To allow for transparent pass through of a stereo broadcast to a television receiver equipped to handle such a broadcast, switching means 312 can be positioned to select the primary audio signal containing, for example, a L+R stereo signal for presentation to the television receiver from band pass filter 307 which is set to the pass band of the L+R summed signal. A secondary signal path between bandpass filter 306 and modulator 305 is provided to allow for the pass through of the second channel. In this mode, the television receiver would perform the stereo demodulation using both the L+R and R signals, as the L+R signal is demodulated and remodulated in modulator 305 (see FIG. 4), returning the original signal, and the R signal is passed through without demodulation.
FIG. 4 shows more detail of one embodiment of the present invention. A television broadcast signal enters tuner 401 and passes through surface acoustic wave (SAW) filter 402 (implemented, for example, using Siemens part number G3652), then to intercarrier detector 403 (using, for example, Scientific Atlanta part number M52302P). The resulting signal is fed to bandpass filters 406 and 407, which pass signals in the frequency ranges corresponding to the two audio signals. Amplifier 414 boosts the signal level of the right channel for best performance when stereo pass through is used. Switching means 412a (e.g., an electrical or mechanical switch) controls a voltage level to control lines entering switching means 412b, which in this embodiment can be implemented using an IC switch (for example, Toshiba model number HD14066BP integrated circuit). Switching means 412b, based on control line inputs from 412a, routes either signal 1 (at, e.g., video carrier plus 5.5 MHz) from band pass filter 407, or signal 2 (at, e.g., video carrier plus 5.742 MHz) from band pass filter 406, to frequency modulation demodulator 408a (for example, Mitsubishi model number M5144P integrated circuit). A switchable demodulator filter 408b, made up of a number of components (including, for example, varactor diode Panasonic MA372 and ordinary capacitors and inductors), is simultaneously switched when switching means 412a is engaged such that frequency modulation demodulator 408a is aligned in frequency with the carrier frequency of the selected signal.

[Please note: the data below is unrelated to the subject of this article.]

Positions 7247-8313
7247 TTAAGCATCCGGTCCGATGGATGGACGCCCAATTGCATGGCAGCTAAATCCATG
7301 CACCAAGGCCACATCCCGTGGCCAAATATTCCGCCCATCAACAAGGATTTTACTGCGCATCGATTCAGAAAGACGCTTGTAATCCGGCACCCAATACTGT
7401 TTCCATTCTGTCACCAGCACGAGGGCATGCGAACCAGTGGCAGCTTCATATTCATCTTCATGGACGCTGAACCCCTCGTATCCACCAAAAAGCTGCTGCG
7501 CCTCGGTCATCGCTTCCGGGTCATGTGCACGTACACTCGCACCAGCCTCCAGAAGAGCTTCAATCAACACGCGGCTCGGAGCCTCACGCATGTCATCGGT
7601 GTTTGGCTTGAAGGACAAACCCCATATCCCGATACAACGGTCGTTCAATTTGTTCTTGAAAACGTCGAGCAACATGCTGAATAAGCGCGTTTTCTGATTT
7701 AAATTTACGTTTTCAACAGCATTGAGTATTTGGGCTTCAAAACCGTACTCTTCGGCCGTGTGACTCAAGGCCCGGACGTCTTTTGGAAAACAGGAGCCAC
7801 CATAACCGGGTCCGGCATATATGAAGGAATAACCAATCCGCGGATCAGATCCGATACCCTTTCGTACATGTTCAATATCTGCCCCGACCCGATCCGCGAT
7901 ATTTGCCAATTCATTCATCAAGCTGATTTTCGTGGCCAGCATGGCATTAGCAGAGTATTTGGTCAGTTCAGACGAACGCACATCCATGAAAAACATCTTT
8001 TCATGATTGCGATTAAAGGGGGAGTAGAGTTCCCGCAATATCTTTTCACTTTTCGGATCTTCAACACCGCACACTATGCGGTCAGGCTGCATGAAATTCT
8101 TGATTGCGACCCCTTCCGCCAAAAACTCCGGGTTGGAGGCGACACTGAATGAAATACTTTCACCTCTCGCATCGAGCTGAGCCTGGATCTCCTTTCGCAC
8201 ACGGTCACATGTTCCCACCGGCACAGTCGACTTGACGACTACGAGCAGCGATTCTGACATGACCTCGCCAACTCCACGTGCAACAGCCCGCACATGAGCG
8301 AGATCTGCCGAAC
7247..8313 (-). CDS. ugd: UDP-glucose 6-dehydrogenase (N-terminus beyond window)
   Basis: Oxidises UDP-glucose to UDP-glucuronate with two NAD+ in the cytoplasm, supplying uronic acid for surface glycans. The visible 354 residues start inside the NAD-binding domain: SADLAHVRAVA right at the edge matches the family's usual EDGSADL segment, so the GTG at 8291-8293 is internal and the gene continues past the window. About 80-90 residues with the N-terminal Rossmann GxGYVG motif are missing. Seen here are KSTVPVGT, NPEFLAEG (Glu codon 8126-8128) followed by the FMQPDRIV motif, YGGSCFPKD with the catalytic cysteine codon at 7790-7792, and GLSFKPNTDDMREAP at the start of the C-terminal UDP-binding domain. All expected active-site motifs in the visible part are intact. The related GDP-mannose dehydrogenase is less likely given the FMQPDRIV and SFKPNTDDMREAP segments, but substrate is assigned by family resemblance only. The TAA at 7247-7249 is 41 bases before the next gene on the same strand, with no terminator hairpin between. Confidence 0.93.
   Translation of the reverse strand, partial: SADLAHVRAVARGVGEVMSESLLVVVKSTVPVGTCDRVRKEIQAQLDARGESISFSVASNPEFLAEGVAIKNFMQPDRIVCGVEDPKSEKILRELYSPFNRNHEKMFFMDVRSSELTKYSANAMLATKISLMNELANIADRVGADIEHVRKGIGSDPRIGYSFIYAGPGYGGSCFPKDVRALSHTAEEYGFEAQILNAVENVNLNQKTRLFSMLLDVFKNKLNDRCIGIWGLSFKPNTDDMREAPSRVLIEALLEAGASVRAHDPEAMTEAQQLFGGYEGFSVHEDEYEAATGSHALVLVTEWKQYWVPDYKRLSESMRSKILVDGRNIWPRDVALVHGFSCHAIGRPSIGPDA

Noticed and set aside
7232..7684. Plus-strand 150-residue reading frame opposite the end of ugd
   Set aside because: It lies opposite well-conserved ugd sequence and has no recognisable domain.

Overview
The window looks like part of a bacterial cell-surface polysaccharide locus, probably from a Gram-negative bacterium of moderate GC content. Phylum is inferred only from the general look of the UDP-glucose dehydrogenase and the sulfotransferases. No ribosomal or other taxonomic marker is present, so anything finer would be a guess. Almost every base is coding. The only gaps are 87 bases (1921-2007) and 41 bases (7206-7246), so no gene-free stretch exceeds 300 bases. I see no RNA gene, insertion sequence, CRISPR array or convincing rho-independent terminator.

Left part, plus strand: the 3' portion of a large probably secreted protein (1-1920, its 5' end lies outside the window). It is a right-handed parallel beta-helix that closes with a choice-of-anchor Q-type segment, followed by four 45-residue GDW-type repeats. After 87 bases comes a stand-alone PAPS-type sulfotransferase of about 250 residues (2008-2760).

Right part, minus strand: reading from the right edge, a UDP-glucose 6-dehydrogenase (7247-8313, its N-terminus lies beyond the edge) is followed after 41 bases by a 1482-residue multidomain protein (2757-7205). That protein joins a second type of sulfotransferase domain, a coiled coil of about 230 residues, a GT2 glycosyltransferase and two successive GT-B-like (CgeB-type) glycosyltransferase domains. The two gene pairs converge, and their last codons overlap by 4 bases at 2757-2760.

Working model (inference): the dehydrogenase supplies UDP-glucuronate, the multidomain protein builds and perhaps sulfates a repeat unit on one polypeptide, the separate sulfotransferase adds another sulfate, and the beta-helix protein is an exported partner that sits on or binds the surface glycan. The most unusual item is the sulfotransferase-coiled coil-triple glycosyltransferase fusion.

In this particular configuration, the AC signal passing through each of the four switches in IC switch 412b should have a peak to peak voltage swing that falls between the two supply voltages applied to the IC. Because the apparatus in this configuration is supplied with only positive voltages, Vss is grounded and 9 volts are applied to Vdd in this IC. A DC bias voltage of 4.5 volts is applied to the four switch inputs of IC switch 412b so that the audio carrier can swing to its positive and negative peaks without being clipped by IC switch 412b. Dummy loads 415a and 415b are switched into the path of the audio carrier that is not selected so that other circuitry in the apparatus is not adversely affected. The dummy loads are equivalent to the load presented by demodulator 408a and can be implemented using capacitors and resistors of appropriately selected values.